However, it is a mistake to use scientific research as the final arbiter of public policy. Not only are scientific studies rarely conclusive, it is easy to cherry pick data to support one’s conclusions, especially for a relatively new field of research like gender dysphoria. There will be new research that adds even more nuances to this debate, and it is hard to see theses nuances getting us any closer to a scientific consensus on trans issues. Importantly, this is at heart a question of values, so scientific research only gets us so far.

Illustration by Mark McGinnis from

Instead of trying to determine whether gender-affirming care is safe, we should be looking at a much more important question, who gets to make the rules about gender expression?

States that criminalize gender-affirming care criminalize one’s right to determine their own gender expression. And gender, like sexual orientation, is foundational to the very core of our identity, an attribute whose expression is indivisible from self-determination. As a nation founded in liberty, we have enshrined every American’s right to create a life as they see fit, and those attributes foundational to self-determination warrant the greatest protection of all. The argument that gender-affirming care may be harmful is insufficient to justify the State’s infringement on our self-determination.

What about minors, who are not given the same freedom to self-determination as adults? We allow adults to make mistakes that harm themselves, such as smoking, but we restrict those options for minors, under the auspices that they are not mature enough to understand the gravity of their decisions. Should that State restrict the ability of minors to receive gender-affirming care because they are not old enough to make well-reasoned decisions?

No. Whether we are talking about adults or children, it is not the State’s role to dictate gender. Providing the option for gender-affirming care, as safe-haven legislation does, places the expression of a child’s gender in the hands of their parents and their healthcare providers. Doing otherwise, lays that responsibility in the hands of the State. It assumes parents are unable or unwilling to navigate the welfare of their own children. It assumes that the State is more informed and more invested in the outcome of a parent’s child than they are. Or, to quote Kelly, it assumes that “in order not to be seen as transphobic or not gender affirming, adults are too easy to push vulnerable kids into medical decisions they are not yet confident to make.”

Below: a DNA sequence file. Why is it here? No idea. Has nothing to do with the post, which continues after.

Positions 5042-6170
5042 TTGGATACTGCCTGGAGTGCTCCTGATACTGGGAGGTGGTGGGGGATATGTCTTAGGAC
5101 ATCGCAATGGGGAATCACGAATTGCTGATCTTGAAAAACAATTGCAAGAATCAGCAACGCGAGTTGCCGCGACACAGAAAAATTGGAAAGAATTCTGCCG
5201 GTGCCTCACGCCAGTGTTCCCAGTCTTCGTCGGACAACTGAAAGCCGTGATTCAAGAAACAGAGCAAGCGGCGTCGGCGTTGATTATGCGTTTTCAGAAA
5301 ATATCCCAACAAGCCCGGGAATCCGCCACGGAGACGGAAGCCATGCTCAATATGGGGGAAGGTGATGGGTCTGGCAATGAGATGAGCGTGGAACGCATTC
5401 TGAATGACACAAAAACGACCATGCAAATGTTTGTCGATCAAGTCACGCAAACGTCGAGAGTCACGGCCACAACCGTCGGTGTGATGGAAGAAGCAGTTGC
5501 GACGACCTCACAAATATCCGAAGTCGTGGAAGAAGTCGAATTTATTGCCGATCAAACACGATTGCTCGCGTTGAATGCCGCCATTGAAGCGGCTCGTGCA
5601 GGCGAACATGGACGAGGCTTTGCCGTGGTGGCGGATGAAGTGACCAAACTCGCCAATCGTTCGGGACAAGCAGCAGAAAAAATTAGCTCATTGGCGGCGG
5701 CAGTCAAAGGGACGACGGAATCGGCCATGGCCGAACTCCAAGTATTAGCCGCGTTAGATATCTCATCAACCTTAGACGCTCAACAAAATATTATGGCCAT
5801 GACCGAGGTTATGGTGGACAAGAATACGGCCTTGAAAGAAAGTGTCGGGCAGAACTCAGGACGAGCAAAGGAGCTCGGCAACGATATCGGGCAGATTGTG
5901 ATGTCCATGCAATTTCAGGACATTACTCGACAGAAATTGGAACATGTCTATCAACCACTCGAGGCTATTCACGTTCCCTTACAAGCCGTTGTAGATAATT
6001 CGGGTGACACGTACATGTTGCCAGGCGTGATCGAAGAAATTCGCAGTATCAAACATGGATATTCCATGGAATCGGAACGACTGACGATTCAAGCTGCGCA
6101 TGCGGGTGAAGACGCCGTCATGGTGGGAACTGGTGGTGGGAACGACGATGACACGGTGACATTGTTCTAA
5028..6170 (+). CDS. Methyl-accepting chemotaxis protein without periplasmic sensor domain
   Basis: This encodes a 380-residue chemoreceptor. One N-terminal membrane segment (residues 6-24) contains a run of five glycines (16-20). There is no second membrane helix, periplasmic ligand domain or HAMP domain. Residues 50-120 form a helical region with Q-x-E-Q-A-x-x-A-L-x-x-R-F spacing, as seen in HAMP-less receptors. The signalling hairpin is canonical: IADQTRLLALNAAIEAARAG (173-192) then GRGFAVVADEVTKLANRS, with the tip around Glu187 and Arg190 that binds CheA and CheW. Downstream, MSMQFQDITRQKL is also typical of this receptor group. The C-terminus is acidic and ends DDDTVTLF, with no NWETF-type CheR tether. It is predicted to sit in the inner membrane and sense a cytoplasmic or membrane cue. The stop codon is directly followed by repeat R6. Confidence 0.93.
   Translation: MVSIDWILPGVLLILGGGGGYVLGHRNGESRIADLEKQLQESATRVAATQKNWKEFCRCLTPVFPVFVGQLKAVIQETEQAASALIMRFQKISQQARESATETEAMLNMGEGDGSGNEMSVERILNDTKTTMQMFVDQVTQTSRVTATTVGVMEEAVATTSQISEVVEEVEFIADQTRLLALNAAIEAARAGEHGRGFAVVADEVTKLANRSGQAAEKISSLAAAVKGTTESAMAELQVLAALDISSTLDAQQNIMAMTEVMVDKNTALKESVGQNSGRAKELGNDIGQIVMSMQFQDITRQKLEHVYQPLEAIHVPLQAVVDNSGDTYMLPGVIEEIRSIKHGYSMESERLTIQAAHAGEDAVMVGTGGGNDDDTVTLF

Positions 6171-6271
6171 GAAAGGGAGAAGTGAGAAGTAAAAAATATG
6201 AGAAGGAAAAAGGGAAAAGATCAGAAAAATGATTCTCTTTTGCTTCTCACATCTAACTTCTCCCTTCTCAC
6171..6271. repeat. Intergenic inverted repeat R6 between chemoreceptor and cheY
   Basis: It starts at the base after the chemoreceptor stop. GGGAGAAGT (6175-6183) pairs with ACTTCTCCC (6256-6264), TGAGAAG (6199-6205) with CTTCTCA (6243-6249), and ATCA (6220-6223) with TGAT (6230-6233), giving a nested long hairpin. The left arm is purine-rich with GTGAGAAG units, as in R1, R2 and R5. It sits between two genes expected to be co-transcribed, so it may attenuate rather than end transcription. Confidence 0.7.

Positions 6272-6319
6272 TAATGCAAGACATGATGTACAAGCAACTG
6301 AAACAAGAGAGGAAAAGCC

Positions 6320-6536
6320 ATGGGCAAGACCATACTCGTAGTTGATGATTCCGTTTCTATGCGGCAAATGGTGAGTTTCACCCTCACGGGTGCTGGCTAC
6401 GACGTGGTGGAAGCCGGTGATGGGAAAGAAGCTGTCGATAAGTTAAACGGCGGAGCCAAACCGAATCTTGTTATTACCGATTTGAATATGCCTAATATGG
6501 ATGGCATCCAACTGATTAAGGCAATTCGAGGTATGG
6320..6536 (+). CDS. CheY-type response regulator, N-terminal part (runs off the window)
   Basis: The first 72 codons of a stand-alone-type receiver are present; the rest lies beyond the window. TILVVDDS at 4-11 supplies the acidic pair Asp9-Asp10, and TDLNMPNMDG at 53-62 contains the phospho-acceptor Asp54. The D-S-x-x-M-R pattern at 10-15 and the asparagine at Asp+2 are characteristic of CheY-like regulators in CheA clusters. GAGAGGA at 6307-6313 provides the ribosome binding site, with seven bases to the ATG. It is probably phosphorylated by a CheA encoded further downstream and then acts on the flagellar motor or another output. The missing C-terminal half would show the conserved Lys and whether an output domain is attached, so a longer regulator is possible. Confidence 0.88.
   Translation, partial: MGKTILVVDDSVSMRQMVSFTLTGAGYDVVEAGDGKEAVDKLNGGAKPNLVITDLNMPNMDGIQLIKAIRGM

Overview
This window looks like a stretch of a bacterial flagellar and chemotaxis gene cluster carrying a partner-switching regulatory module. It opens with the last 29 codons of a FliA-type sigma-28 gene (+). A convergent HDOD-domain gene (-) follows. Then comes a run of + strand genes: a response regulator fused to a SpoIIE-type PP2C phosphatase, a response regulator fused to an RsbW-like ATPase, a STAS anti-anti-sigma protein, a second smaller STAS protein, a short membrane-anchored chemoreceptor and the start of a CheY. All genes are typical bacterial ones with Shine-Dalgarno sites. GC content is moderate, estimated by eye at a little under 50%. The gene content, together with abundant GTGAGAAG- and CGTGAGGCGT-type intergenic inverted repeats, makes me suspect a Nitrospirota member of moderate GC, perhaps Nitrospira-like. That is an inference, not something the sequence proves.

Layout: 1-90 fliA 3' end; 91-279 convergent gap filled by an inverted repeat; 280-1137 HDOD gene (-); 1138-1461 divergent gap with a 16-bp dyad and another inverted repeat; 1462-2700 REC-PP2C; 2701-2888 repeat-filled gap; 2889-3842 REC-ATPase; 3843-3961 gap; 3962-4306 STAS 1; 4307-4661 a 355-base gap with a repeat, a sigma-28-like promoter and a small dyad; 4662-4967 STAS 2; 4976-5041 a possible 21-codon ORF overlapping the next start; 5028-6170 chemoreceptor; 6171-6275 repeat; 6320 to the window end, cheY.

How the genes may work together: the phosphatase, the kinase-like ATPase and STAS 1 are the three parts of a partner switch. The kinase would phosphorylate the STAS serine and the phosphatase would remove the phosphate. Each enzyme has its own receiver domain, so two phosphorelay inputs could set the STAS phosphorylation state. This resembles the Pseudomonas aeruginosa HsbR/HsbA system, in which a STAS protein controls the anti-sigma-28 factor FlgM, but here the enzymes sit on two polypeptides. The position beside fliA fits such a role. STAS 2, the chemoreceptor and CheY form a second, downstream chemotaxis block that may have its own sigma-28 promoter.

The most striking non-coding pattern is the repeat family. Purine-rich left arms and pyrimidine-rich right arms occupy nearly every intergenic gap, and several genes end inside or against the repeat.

Christy and Max Davis at the Kentucky Capitol 3/2/23 to protest a bill that would prevent trans and nonbinary children from receiving certain types of gender-affirming medical care. Max is an 11-year-old trans boy from Louisville. Image taken from

Finally, it assumes that gender-affirming care is necessarily harmful to children, a highly dubious claim as there is plenty of evidence to suggest otherwise.

All of this is woefully cynical. I know many parents whose kids have experienced some sort of gender confusion – every single one of those parents was, and is, deeply, deeply, concerned about the emotional and physical welfare of their child. They certainly do not put social pressures above the health of their children. We trust parents with a responsibility for every other aspect of a child’s welfare; why would gender expression, and the potential health impacts that come with it, not warrant the same respect?

The Anti-Gay Question[4]